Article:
Long Beach Township, 9th District Delegation Highlight Importance of Aquaculture Projects in New JerseyLawmakers Push for Streamlined Approval Process
Aquaculture – the rearing and harvesting of fish, shellfish or plants in water environments – is poised for resurgence in New Jersey, with representatives on the municipal and state levels voicing support for an expedited approval process for these projects.
Last month, Long Beach Township Mayor Joseph Mancini sent a letter to Diane Dow, director of the N.J. Department of Environmental Protection Division of Land Use Regulation, in support of aquaculture in the state, and specifically in the Barnegat Bay Little Egg Estuary.
“The Barnegat Bay has historically hosted a thriving oyster industry and we fully support the efforts by the current growers and farmers seeking to revitalize this resource,” the mayor stated. “Oysters are a keystone species in our coastal ecosystem; they are integral to the water quality, as one adult oyster filters 50 gallons per day. Farms and reefs provide habitat for all the species that live in the bay and increase the fish catch value exponentially.”
“New Jersey needs to value this industry,” said township Sustainability Coordinator Angela Andersen, producer of the film “The Oyster Farmers,” which will premiere in May. “Our laws are just catching up to promote the industry,” which has both environmental and economic potentials.
In his letter, Mancini specifically referenced a new farm area off High Bar Harbor, a section of the township to the north of Long Beach Island. The farm will be run by 40 North Oyster Farms, operating under the name Barnegat Oyster Collective. Recently, the group – which aims to provide leases for 12 prospective growers – was waiting for land use approval.
“I support the other applications before you that will enable oysters to once again thrive in the Barnegat Bay Little Egg Harbor Estuary,” said Mancini. “The 40 North farmers are pioneering this effort; they operate a working farm off of Rose Cove across the bay from the south end of Long Beach Island and are adjacent to a research oyster reef that Stockton University is pursuing. Resurrecting this industry in the waters off of Long Beach Island also provides tremendous value potential for the waters near the Little Egg Harbor Inlet. Our area can once again become a thriving fishing port and I hope that all agencies can recognize this potential and work hard to streamline permit reviews.”
He added, “Clamming helped put me through college back in my youth and I want to see other generations be able to have that same privilege.”
Sen. Christopher J. Connors, Assemblyman Brian E. Rumpf and Assemblywoman DiAnne C. Gove of the 9th District also sent correspondence to Dow earlier this month, noting, “As the sponsors of recently enacted legislation, S-316 and S-317, that will assist greatly in streamlining the approval process for aquaculture projects in the state, we wish to also strongly convey our support for the advancement of projects in the Barnegat Bay Little Egg Estuary, including the High Bar Harbor project.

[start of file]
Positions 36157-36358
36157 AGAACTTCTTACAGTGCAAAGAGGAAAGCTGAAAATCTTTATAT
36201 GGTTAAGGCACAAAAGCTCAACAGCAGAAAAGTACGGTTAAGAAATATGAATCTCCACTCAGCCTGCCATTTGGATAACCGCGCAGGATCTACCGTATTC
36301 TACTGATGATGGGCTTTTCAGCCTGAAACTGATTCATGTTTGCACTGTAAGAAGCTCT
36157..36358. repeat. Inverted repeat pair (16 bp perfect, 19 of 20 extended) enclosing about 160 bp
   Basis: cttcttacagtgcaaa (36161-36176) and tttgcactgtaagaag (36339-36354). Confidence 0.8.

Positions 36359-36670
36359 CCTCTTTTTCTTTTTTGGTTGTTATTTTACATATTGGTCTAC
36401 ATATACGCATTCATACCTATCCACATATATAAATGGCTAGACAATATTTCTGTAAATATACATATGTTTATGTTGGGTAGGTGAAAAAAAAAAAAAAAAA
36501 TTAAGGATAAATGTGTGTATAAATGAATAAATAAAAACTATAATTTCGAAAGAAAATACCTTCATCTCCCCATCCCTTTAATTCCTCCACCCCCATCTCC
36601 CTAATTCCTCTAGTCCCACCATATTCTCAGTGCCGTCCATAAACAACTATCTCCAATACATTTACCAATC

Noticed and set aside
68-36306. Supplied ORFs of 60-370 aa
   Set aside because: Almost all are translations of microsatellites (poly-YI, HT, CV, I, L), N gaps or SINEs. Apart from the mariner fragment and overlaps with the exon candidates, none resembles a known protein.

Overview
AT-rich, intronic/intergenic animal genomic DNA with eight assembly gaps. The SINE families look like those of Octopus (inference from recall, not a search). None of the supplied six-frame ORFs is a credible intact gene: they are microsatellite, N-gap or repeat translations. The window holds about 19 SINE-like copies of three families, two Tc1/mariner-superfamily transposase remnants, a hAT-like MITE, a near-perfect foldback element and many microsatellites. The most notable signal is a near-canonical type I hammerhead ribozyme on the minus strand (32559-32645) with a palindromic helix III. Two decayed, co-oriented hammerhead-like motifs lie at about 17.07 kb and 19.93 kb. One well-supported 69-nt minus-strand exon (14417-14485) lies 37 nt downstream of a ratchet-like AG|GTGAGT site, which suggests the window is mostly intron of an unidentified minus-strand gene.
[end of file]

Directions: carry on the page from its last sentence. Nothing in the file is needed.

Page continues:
“This is also consistent with our legislative action taken as coastal legislators in sponsoring joint resolution AJR-24 (SJR-36) which, upon being signed by the Governor, declared aquaculture an important State economic driver and urges the State to include the industry in its economic development plans.”
“I have been following the recent legislative initiatives and am pleased to see the bills S-317 and S-316 signed,” Mancini noted. “By streamlining the review process for aquaculture projects and developing a coordinated permitting review program for aquaculture projects we can begin to see this industry and our coastal ecosystems thrive.” The mayor also praised the joint resolution, which was introduced by Sen. Jeff Van Drew (D-1st).
As the 9th District legislators explained, New Jersey currently has more than 160 licensed aquatic farmers “producing a variety of finfish and shellfish for food, ornamental fish and plants for water gardens, and sport fish for stocking and fee fishing operations.”
Rutgers University’s Aquaculture Innovation Center, they added, estimates the total economic impact of state aquaculture is $36 million per year, which demonstrates the economic viability and expansion potential of the industry.
Visit the N.J. Department of Agriculture website at nj.gov/agriculture for information on aquaculture development.
— Juliet Kaszas-Hoch